Politics & General News

Silobela young wives turn to prostitution – as husbands go AWOL in Joza.

The migration of men out of Silobela has also posed challenges for most young mothers especially in Crossroads Silobela an area which is 60km northwest of Kwekwe
In an interview with most of the females whose husbands migrated out of the area, most of the migrants never returned or contacted their families.
This has led to an increase in poverty levels.
20-year-old Irene Sibanda a mother of two said,” my husband migrated to South Africa last year in March but has not contacted me since. Life has been hard as I am failing to send my two children to school and cater for their needs.”
” The only way to survive is to engage in relationships with gold panners because they are able to provide for my needs,” she said.
“However, I’m scared to negotiate for safer sex because I am scared that he might withdraw the financial assistance he has been giving me,” narrated Sibanda.
Most of the young women whose spouses migrated out of Crossroads were relying on transactional sex with artisanal miners as a means of militating household poverty.
Due to the financial crisis in the country which has seen prices of basic commodities worsening the food security of many families has been compromised resulting in women becoming victims of men’s privileged status.
In an interview, Sithembiso Khumalo a single mother who is also a shop attendant at Crossroads complex unveiled that she had no choice but to exchange sex for money to buy food.
” The money that I get as a shop attendant is not enough to cater for most of my needs my husband left me a year ago and he has not called me since. The only way to survive is to exchange sex with gold panners because they have money and can take care of us,” she says.
Field validation in Crossroads showed that most of the young women were engaging in transactional sex as a means of militating household poverty.
According to the Member of Parliament for Silobela Constituency Manoki Mpofu, most of the women who depend on artisanal miners for food assistance are no longer able to negotiate for safer sex.”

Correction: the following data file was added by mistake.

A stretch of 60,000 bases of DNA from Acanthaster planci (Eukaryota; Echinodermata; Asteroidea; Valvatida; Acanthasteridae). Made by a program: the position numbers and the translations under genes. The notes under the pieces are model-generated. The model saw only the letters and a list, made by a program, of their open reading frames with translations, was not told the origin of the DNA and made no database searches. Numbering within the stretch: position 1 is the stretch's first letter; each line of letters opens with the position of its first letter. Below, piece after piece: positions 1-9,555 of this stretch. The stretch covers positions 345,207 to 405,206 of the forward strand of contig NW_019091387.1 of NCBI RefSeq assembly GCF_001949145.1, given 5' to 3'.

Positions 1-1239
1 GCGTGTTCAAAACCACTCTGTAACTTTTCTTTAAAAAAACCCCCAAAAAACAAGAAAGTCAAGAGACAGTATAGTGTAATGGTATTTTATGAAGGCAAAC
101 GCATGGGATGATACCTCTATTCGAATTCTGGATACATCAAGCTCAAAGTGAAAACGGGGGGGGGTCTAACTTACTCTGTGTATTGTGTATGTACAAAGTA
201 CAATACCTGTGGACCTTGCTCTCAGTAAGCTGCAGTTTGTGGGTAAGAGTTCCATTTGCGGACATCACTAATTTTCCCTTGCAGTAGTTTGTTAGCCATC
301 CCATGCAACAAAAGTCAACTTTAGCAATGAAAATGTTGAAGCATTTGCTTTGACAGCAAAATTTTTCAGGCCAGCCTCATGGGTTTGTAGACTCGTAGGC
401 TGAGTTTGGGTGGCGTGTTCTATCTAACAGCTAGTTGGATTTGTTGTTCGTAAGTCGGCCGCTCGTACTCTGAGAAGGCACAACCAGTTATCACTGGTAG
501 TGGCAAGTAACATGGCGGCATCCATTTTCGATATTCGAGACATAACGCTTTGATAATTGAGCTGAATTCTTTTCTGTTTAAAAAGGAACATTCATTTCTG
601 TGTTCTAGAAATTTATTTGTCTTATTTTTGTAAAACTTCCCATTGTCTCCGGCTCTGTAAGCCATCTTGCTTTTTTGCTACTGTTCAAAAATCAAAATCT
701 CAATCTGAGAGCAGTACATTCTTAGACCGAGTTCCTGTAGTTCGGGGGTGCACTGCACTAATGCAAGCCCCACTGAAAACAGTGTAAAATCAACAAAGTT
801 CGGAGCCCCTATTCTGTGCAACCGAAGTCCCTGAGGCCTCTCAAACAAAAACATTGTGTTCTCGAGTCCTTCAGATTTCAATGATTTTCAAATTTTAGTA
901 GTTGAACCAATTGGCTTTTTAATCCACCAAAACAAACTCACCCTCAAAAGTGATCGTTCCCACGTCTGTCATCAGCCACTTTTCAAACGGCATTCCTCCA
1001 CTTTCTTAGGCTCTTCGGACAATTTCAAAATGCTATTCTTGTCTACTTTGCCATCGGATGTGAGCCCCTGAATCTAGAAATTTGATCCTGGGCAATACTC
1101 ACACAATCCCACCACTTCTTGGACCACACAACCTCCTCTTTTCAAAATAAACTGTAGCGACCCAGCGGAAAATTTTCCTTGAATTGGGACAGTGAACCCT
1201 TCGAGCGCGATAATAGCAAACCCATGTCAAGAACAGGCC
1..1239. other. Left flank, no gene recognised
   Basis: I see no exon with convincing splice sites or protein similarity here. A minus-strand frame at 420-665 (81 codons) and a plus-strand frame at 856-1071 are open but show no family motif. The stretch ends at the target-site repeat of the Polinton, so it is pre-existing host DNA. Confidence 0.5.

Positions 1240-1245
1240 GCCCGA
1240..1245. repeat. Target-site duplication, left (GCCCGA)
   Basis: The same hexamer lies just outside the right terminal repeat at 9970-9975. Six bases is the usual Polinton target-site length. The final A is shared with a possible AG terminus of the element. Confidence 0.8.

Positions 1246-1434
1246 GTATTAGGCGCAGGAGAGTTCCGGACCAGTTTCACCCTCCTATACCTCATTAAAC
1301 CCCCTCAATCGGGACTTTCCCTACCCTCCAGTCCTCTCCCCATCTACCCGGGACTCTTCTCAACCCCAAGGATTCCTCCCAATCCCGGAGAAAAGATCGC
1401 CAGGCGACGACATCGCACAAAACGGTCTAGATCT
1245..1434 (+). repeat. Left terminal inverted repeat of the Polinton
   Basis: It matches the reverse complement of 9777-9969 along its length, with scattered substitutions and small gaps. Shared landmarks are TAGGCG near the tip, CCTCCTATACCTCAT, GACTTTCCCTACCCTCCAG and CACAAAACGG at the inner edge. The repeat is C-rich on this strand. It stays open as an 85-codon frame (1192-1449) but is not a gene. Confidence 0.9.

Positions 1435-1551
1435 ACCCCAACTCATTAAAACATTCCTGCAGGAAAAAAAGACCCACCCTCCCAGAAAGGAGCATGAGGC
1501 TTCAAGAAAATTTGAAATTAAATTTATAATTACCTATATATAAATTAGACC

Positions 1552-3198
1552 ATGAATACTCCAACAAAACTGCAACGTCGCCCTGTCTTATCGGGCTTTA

A field officer from Plan International a non governmental organization which operates in the area confirmed that there was a high rate of transactional sex in Silobela.
” It is worrisome, due to the drought most young women have turned to prostitution, but transactional sex still remains prominent in the area since 2019. Most of these women do not have any other source of income hence they have turned to transactional sex with artisanal miners,” she said.
Transactional sex has not only been shaped by economic transformations in Sub Saharan Africa but also by gender inequalities prompted by cultural practices.
Cultural practises in African sociaties have left women to be at the mercy of men who in most instances uphold dominance in their communities.
In a bid to provide shelter and food for their families women have become victims of cultural injustice in their communities.
As result of desperation women tend to rely on men who are economically priviledged for survival.
According to the latest 2017 report by the National AIDS Council (NAC) due to the economic dependence of women on men , women tend to believe that they do not have the right to ask their partner to use a condom.
Due to fear, women are at a biological risk of contracting HIV and sexual related diseases.
The 2017 report by NAC shows that 1,33million people in Zimbabwe were living with HIV while 738,400 are women.

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